American Surgical Association Transactions

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1928 - 2015

THOMAS A. STAMEY, M.D., 1928 - 2015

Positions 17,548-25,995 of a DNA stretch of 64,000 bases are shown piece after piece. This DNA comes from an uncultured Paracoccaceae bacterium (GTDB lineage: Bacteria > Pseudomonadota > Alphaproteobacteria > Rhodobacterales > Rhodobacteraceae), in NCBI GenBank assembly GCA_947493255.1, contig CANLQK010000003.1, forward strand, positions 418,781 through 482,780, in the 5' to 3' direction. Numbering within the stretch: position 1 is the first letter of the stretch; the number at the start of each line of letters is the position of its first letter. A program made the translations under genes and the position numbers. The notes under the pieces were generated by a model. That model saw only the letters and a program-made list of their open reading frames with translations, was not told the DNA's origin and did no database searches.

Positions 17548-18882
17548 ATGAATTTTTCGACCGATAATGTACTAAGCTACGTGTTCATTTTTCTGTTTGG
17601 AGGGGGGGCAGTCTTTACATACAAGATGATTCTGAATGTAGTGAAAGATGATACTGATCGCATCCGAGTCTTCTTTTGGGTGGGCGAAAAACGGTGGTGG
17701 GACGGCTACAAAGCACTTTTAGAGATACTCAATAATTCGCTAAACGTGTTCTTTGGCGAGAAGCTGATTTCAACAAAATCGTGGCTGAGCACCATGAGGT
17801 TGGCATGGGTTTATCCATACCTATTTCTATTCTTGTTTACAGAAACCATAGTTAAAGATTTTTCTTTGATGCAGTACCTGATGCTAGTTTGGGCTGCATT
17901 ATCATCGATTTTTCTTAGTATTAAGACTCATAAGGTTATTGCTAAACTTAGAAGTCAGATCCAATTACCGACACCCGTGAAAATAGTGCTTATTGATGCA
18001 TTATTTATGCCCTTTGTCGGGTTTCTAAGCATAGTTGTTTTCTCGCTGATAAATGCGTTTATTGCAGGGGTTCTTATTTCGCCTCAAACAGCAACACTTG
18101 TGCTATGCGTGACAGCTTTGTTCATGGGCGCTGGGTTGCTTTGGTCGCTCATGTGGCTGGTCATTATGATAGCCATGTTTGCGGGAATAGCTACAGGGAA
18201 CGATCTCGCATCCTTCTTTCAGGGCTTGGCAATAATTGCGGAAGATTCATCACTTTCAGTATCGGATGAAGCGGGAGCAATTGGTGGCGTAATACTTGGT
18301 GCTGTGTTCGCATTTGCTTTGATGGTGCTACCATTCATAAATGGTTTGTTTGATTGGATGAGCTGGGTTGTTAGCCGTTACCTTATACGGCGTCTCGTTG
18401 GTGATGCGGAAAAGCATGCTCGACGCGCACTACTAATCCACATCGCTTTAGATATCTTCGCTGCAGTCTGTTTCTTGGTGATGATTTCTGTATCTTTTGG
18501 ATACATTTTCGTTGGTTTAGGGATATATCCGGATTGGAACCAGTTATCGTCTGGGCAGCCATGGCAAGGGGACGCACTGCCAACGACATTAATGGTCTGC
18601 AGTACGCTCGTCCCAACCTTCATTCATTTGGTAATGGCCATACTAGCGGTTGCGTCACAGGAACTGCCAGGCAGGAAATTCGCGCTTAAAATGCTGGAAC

Thomas A. Stamey, MD, Professor and Chair Emeritus of Urology at Stanford University, died of Alzheimer’s Disease at age 87 on September 4, 2015. Born in Rutherfordton, North Carolina, he attended Virginia Military Institute for 2 years and then graduated from Vanderbilt University. He received his medical degree in 1952 from Johns Hopkins where he also did his internship and urology residency under the tutelage of William W. Scott, MD. After service as a urological consultant for the U.S. Army in the United Kingdom, he joined the faculty of Johns Hopkins in 1958. He left Hopkins in 1961 to become Chief of the Division of Urology at Stanford University, and, in 1990, he was appointed the Founding Chair of the newly created Department of Urology at Stanford, a position that he held for 33 years. One of the true giants in Urology, he achieved success and notoriety in a number of fields in which his expertise and contributions were acknowledged: renal vascular hypertension and renal physiology, urinary tract and prostatic infection, urinary incontinence in both men and women, and, his final field of interest, testing for and managing prostate cancer. He was one of the first individuals who acknowledged that over treatment of prostate cancer and not necessarily overdiagnosis had developed into a significant problem. As fits his stature, he was the first urologist ever elected to the Institute of Medicine. He was honored with multiple other awards, including the Hugh Hampton Young Award and the Ramon Guiteras Award from the American Urological Association, as well as an Honorary Fellowship from the Royal College of Surgeons, Edinburgh. Early on, Tom introduced a mandatory research year into the residency program at Stanford, and many of the over 100 then residents and fellows who trained under his tutelage went on to successful academic careers using him as a role model for the true surgeon scientist. He authored more than 225 scientific papers, 30 textbook chapters, 7 monographs and published 4 texts, as well as being associate editor of the gold standard textbook in Urology, Campbell-Walsh Urology, for 3 editions. Tom Stamey will be remembered as one of the few individuals who was able to make significant contributions in not one but a number of fields. Urology will long remember the legacy he leaves behind.